Nvidia is set to take to the stage at Computex 2022 with its annual keynote, and while a focus on AI doesn’t sound like something that gamers might be interested in, the company has teased gaming-related announcements during the event. Whether these are hardware or software-related is yet to be confirmed, however.
If you’re intrigued, here’s all you need to know about Nvidia’s Computex 2022 keynote, including start times in different timezones, how you can tune in live and what to expect from the event.
When does Nvidia’s Computex 2022 Keynote begin?
Nvidia has confirmed that its keynote is set to kick off at 11am local time on 23 May in Taipei, which translates to either a very late or very early start depending on where you’re tuning in from around the world.
Those in the US are best placed to watch the stream live, able to tune in at 8pm PDT/11pm EDT on 23 May, but those in the UK and Europe aren’t quite as lucky, translating to the early hours of 4am BST and 5am CEST on 24 May. Better set those alarms now if you want to watch it live!
Here’s a breakdown of the event timezones:
11am Taiwan Time (local) on 23 May
8pm PDT on 23 May
11pm EDT on 1 June
4am BST on 24 May
5am CEST on 24 May
How can I watch the Nvidia Computex 2022 live stream?
As you might expect, Nvidia is planning on livestreaming the entire keynote so those around the world can tune in and see what the company has up its sleeve.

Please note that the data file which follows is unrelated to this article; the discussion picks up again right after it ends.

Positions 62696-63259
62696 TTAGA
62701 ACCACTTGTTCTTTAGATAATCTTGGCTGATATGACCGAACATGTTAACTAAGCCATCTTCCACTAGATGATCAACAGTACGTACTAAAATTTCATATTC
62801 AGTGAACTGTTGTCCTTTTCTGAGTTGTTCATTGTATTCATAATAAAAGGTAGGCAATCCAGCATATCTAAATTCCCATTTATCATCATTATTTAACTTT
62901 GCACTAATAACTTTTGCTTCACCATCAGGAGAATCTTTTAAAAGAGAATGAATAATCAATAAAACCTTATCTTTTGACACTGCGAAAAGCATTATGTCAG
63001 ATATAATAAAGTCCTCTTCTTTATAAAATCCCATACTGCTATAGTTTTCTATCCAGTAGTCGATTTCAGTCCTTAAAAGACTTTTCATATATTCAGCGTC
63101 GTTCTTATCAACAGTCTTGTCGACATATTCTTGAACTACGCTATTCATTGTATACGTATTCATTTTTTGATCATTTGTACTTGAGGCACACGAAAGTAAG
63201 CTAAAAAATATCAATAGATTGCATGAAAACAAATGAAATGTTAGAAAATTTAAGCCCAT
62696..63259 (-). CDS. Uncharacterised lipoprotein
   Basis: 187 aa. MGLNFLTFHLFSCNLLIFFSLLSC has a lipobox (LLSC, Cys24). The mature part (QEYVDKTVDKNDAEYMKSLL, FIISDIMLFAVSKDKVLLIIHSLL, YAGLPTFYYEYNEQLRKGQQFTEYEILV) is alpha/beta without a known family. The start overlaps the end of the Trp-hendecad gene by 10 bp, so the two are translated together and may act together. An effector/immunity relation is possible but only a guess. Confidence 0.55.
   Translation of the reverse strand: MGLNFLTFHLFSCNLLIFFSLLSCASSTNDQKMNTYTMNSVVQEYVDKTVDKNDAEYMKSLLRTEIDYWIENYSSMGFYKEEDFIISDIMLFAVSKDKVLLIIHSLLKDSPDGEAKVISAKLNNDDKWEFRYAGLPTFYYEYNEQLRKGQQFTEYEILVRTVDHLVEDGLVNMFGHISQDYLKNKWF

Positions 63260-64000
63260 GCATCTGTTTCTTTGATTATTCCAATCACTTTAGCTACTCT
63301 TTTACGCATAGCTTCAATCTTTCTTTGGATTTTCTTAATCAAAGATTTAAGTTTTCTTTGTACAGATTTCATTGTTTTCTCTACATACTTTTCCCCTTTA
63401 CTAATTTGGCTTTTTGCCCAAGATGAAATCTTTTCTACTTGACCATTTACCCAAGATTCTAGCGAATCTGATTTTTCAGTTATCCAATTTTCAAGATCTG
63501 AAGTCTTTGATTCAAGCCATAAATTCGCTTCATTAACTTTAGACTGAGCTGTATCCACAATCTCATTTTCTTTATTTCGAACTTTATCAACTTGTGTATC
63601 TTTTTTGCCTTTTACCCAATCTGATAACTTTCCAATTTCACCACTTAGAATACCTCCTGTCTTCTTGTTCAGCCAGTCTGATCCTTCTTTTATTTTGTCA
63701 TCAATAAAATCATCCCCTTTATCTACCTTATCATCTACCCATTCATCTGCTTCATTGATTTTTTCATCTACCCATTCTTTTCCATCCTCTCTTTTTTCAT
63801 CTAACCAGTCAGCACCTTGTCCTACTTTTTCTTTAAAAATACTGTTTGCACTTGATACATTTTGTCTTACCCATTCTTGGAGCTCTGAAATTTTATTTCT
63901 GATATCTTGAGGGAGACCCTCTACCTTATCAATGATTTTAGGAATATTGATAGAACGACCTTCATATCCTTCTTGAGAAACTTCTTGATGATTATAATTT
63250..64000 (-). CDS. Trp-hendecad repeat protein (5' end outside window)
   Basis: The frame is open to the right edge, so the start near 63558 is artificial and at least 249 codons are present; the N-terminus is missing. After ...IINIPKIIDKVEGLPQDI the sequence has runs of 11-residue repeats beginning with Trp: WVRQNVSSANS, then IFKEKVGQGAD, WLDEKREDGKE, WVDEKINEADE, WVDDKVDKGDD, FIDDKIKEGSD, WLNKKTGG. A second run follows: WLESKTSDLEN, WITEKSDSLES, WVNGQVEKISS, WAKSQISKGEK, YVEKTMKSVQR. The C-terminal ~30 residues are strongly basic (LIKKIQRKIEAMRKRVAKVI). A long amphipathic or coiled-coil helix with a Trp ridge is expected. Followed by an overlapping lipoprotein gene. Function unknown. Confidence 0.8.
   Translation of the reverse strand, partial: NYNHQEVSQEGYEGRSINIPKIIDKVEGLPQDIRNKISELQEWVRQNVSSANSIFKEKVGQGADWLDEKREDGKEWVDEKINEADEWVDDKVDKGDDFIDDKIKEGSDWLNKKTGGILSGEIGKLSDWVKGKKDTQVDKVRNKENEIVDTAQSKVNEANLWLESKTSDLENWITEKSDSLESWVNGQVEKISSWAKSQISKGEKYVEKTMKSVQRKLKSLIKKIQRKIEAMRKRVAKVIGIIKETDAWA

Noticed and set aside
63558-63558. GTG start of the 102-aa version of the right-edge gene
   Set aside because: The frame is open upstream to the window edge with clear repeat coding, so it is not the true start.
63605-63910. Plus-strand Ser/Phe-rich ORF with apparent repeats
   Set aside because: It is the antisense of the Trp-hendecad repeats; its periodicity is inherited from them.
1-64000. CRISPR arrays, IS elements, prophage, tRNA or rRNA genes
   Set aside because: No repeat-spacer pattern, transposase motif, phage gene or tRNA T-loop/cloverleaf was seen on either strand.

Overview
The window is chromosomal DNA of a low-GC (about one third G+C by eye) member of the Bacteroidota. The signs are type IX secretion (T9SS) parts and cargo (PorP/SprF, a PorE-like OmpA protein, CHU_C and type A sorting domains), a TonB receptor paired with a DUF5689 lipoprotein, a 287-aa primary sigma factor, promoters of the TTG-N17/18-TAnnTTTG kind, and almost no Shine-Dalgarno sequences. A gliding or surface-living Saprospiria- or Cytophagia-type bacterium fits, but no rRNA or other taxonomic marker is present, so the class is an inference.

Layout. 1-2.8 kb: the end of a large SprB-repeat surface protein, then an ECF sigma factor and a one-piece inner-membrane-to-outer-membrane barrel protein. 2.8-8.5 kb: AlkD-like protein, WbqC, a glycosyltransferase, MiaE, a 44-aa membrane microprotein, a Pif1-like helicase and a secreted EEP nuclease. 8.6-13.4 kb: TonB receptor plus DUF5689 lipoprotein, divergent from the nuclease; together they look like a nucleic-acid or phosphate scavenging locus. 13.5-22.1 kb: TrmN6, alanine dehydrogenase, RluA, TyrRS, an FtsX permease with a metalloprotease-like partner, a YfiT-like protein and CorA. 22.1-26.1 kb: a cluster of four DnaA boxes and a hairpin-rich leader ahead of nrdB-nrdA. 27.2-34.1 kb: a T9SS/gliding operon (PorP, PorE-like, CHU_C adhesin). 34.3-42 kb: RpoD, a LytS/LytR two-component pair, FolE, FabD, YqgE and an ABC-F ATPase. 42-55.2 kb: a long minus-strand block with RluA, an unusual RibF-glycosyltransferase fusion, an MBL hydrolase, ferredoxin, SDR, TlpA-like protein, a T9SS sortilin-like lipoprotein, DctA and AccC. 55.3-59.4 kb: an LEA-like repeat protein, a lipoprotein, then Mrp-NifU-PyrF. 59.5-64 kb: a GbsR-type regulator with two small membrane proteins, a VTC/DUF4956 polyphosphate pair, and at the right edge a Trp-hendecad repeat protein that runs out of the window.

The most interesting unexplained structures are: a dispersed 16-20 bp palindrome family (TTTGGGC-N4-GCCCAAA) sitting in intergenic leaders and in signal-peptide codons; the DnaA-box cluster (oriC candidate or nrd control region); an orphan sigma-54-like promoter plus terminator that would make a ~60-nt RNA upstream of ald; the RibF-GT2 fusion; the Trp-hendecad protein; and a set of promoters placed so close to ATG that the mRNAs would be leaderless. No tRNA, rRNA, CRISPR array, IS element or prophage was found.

With that being said, you’ll be able to watch the Nvidia keynote via
Nvidia’s website along with the usual suspects including Nvidia’s
We’ve embedded the livestream below for ease, so simply bookmark this page and head back on 23 May to tune in.
What should I expect from Nvidia at Computex 2022?
Nvidia has teased that the Computex 2022 keynote will focus on “how accelerated computing is revolutionizing networking, data center solutions, gaming, content creation and more”.
There will be six speakers throughout the event, including SVP Jeff Fisher, so there could be an interesting announcement in store. The full list of speakers is as follows:
Ian Buck, Vice President of Accelerated Computing
Brian Kelleher, Senior Vice President, Hardware Engineering
Ying Yin Shih, Director of Product Management, Accelerated Computing
Michael Kagan, Chief Technology Officer
Deepu Talla, Vice President of Embedded and Edge Computing
Jeff Fisher, Senior Vice President of GeForce
The event summary on Nvidia’s website suggests a particular focus on artificial intelligence:
“AI on the NVIDIA accelerated computing platform is revolutionizing everything from gaming to data centers to robotics. NVIDIA will present how AI is powering the enterprise data center and the latest products and technologies for gamers and creators.”
It’s worth noting that while there’s nothing official about a graphics card announcement, a report from
Videocardz suggests Nvidia could be about to lift the lid on a (very) budget-focused GTX 1630, allegedly based on the GTX 1650 with some “necessary cutbacks”. While it might not excite high-end gamers, it’ll be great for the majorly under-served budget GPU market.
Lewis Painter is a Senior Staff Writer at Tech Advisor. Our resident Apple expert, Lewis covers everything from iPhone to AirPods, plus a range of smartphones, tablets, laptops and gaming hardware. You'll also find him on the Tech Advisor YouTube channel.